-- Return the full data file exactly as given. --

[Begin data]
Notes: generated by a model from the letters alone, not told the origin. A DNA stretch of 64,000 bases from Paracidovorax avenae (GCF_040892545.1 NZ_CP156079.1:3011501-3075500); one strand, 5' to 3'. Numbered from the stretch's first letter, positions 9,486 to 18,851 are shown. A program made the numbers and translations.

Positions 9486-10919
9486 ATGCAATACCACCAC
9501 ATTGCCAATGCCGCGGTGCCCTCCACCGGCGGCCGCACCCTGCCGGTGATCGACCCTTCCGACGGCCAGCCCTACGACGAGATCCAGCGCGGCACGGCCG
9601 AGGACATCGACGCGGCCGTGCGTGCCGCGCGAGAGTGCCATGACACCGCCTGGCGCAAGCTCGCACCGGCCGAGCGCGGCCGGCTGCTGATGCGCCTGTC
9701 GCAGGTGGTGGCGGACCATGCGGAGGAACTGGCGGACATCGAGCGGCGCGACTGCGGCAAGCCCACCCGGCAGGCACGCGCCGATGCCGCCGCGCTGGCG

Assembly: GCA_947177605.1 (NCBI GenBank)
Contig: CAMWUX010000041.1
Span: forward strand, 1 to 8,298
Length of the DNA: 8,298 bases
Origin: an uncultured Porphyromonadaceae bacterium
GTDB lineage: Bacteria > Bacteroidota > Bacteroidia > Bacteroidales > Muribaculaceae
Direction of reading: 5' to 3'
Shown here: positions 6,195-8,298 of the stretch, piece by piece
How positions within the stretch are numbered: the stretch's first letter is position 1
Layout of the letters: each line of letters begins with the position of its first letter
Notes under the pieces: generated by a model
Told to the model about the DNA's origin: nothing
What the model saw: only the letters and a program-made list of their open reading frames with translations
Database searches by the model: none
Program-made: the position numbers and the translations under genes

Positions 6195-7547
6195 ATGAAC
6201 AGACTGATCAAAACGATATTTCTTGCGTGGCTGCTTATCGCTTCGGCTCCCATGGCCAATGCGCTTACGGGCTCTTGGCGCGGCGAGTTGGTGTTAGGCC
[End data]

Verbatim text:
Notes: generated by a model from the letters alone, not told the origin. A DNA stretch of 64,000 bases from Paracidovorax avenae (GCF_040892545.1 NZ_CP156079.1:3011501-3075500); one strand, 5' to 3'. Numbered from the stretch's first letter, positions 9,486 to 18,851 are shown. A program made the numbers and translations.

Positions 9486-10919
9486 ATGCAATACCACCAC
9501 ATTGCCAATGCCGCGGTGCCCTCCACCGGCGGCCGCACCCTGCCGGTGATCGACCCTTCCGACGGCCAGCCCTACGACGAGATCCAGCGCGGCACGGCCG
9601 AGGACATCGACGCGGCCGTGCGTGCCGCGCGAGAGTGCCATGACACCGCCTGGCGCAAGCTCGCACCGGCCGAGCGCGGCCGGCTGCTGATGCGCCTGTC
9701 GCAGGTGGTGGCGGACCATGCGGAGGAACTGGCGGACATCGAGCGGCGCGACTGCGGCAAGCCCACCCGGCAGGCACGCGCCGATGCCGCCGCGCTGGCG

Assembly: GCA_947177605.1 (NCBI GenBank)
Contig: CAMWUX010000041.1
Span: forward strand, 1 to 8,298
Length of the DNA: 8,298 bases
Origin: an uncultured Porphyromonadaceae bacterium
GTDB lineage: Bacteria > Bacteroidota > Bacteroidia > Bacteroidales > Muribaculaceae
Direction of reading: 5' to 3'
Shown here: positions 6,195-8,298 of the stretch, piece by piece
How positions within the stretch are numbered: the stretch's first letter is position 1
Layout of the letters: each line of letters begins with the position of its first letter
Notes under the pieces: generated by a model
Told to the model about the DNA's origin: nothing
What the model saw: only the letters and a program-made list of their open reading frames with translations
Database searches by the model: none
Program-made: the position numbers and the translations under genes

Positions 6195-7547
6195 ATGAAC
6201 AGACTGATCAAAACGATATTTCTTGCGTGGCTGCTTATCGCTTCGGCTCCCATGGCCAATGCGCTTACGGGCTCTTGGCGCGGCGAGTTGGTGTTAGGCC